Drumroll, please! With Oscar buzz surging for Riz Ahmed, the time is now to check out his virtuoso acting performance as a rock drummer facing deafness in "Sound of Metal," a film-festival darling currently streaming on Amazon Prime. You'll be stunned by the film's thrashing ambition and emotional gravity.
And Ahmed's brilliant performance is one for the ages.
Ahmed ("Rogue One," "Venom") plays Ruben Stone, a punk-metal-experimental drummer and recovering heroin addict who finds the world crashing down on him when his hearing starts to go. Screenwriter Darius Marder, also in a mightily impressive directing debut, makes sure audiences know the feeling by slowly draining out the film's audio. Thanks to the genius sound design of Nicolas Becker, we hear what Ruben hears -- a dull noise fading to nothingness.
Ruben's default reaction is panic. This can't be happening. Not to him. Not the guy with the tattoos and peroxide dye job who plays drums shirtless and travels from gig to gig in an RV he shares with his bandmate/hot girlfriend Lou (a fine, feisty Olivia Cooke). Lou is supportive, at first, but the band has contracts to fulfill.
What's left for Ruben, aside from an audiologist who tells him his ears are shot for good, is a rehab center run by Vietnam vet Joe, powerfully played by Paul Raci ("Parks and Recreation," "Baskets"), the hearing son of deaf parents. Raci, who works in deaf theater and is fluent in American Sign Language, radiates a tough love that is funny, fierce and award-worthy.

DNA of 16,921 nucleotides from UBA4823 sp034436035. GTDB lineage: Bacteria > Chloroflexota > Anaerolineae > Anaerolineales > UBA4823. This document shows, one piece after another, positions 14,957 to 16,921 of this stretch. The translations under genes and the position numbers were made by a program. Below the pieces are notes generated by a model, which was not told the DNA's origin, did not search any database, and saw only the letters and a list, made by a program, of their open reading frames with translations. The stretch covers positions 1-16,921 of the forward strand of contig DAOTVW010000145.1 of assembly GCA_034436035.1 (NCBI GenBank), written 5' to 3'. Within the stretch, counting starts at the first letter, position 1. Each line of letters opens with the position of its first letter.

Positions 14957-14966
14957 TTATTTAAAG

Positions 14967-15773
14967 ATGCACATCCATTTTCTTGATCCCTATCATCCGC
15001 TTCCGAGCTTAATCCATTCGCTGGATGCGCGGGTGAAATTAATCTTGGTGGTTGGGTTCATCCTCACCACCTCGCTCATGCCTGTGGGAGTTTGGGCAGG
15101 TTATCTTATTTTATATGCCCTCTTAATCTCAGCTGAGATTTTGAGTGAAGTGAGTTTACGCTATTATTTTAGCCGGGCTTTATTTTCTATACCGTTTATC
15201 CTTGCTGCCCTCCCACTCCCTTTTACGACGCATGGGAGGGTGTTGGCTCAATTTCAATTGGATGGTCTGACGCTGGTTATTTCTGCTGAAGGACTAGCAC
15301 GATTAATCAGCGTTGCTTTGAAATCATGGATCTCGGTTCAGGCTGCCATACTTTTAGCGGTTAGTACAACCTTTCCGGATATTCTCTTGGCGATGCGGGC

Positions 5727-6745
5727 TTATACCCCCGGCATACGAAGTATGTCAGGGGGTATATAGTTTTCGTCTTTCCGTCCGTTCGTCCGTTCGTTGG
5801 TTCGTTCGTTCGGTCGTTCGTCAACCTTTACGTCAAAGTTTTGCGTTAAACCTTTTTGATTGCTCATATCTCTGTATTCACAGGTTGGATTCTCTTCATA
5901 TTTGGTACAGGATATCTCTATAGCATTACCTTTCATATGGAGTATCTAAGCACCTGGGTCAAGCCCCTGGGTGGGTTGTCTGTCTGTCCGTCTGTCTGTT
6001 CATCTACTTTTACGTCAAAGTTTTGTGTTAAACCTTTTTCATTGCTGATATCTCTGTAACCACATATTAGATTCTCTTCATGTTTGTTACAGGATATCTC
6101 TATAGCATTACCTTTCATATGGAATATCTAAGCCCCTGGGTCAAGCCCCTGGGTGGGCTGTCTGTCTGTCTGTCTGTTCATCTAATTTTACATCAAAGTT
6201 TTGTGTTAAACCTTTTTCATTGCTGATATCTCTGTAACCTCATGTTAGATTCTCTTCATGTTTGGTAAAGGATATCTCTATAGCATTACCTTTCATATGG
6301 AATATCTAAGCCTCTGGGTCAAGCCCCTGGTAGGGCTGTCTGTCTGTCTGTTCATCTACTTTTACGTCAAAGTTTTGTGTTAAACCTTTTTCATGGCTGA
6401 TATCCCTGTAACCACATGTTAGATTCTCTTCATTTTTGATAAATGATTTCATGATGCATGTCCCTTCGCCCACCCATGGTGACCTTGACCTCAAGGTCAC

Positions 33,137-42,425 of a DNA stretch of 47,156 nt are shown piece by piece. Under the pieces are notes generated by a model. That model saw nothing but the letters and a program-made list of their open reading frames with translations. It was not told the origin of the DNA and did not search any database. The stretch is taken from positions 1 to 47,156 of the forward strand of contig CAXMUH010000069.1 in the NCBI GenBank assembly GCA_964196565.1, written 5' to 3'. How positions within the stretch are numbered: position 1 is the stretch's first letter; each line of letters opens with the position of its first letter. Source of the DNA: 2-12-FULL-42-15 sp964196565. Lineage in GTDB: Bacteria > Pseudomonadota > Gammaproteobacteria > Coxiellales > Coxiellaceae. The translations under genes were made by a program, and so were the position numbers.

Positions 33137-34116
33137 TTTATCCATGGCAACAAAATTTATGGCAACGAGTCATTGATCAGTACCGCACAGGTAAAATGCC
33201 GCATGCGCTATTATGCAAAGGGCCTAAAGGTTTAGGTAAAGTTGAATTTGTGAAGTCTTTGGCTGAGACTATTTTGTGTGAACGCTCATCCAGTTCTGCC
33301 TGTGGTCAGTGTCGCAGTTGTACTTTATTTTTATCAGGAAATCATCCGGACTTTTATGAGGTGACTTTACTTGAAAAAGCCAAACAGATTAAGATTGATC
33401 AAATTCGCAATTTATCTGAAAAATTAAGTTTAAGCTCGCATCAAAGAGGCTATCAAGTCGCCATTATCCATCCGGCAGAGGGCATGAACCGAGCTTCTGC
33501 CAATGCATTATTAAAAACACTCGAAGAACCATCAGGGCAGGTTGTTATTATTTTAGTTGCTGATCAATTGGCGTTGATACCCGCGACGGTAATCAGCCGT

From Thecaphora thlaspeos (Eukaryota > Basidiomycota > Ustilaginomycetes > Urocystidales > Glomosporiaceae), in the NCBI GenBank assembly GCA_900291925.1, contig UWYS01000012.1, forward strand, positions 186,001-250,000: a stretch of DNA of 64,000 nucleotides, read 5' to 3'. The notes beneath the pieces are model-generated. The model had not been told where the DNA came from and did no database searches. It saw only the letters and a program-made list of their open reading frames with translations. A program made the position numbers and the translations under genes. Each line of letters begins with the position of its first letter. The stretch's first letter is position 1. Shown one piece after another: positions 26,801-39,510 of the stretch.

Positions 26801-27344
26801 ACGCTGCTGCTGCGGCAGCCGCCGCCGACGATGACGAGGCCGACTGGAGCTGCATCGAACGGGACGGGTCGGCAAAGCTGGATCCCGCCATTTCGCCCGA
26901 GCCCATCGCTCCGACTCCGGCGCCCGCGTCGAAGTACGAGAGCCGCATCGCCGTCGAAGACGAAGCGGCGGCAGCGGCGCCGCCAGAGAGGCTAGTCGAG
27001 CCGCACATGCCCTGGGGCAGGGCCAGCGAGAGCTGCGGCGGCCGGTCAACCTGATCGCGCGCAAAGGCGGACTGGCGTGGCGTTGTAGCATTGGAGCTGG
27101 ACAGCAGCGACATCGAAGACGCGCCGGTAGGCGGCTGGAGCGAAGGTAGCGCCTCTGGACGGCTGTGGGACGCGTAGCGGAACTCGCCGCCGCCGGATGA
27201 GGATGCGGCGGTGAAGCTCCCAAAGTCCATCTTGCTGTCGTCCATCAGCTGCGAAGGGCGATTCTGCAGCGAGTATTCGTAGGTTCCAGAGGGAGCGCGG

Ruben initially resists Joe's attempt to teach him the value of stillness in silence. For Ruben, spending money he doesn't have for expensive surgery with tinny, clanky results is much preferable to what he sees as an acceptance of defeat. For Joe and others in the non-hearing community, surgery is seen as a betrayal of the value of deafness as a positive that turns a mundane world into something radiant and magnificent.
"Sound of Metal" could have lost itself in the politics of those choices. But Marder rightly refuses to make a therapy drama.
His tale of a man who must fight his way out of the traps inside his own head emerges as one of the best and most-resonant films of the lockdown era. And Ahmed, who spent months learning drumming and ASL for the film, offers nothing less than total immersion.
Such devotion is typical of this outstanding actor, rapper and activist. Born in London to Pakistani parents, Ahmed became the first Muslim to win a lead acting Emmy, for HBO's "The Night Of." He's proud to represent, but his approach to character is more organic than partisan.
Whether he's having fun as Lena Dunham's sexy, surf instructor on "Girls" (his second Emmy nomination) or rapping about his alienation from racist England in "The Long Goodbye," he gives everything he's got. In "Sound of Metal," showing Ruben the berserker taking his first tentative steps toward self-knowledge, Ahmed leaves you with the feeling that he can do anything. That's more than a talent, it's an exhilarating gift.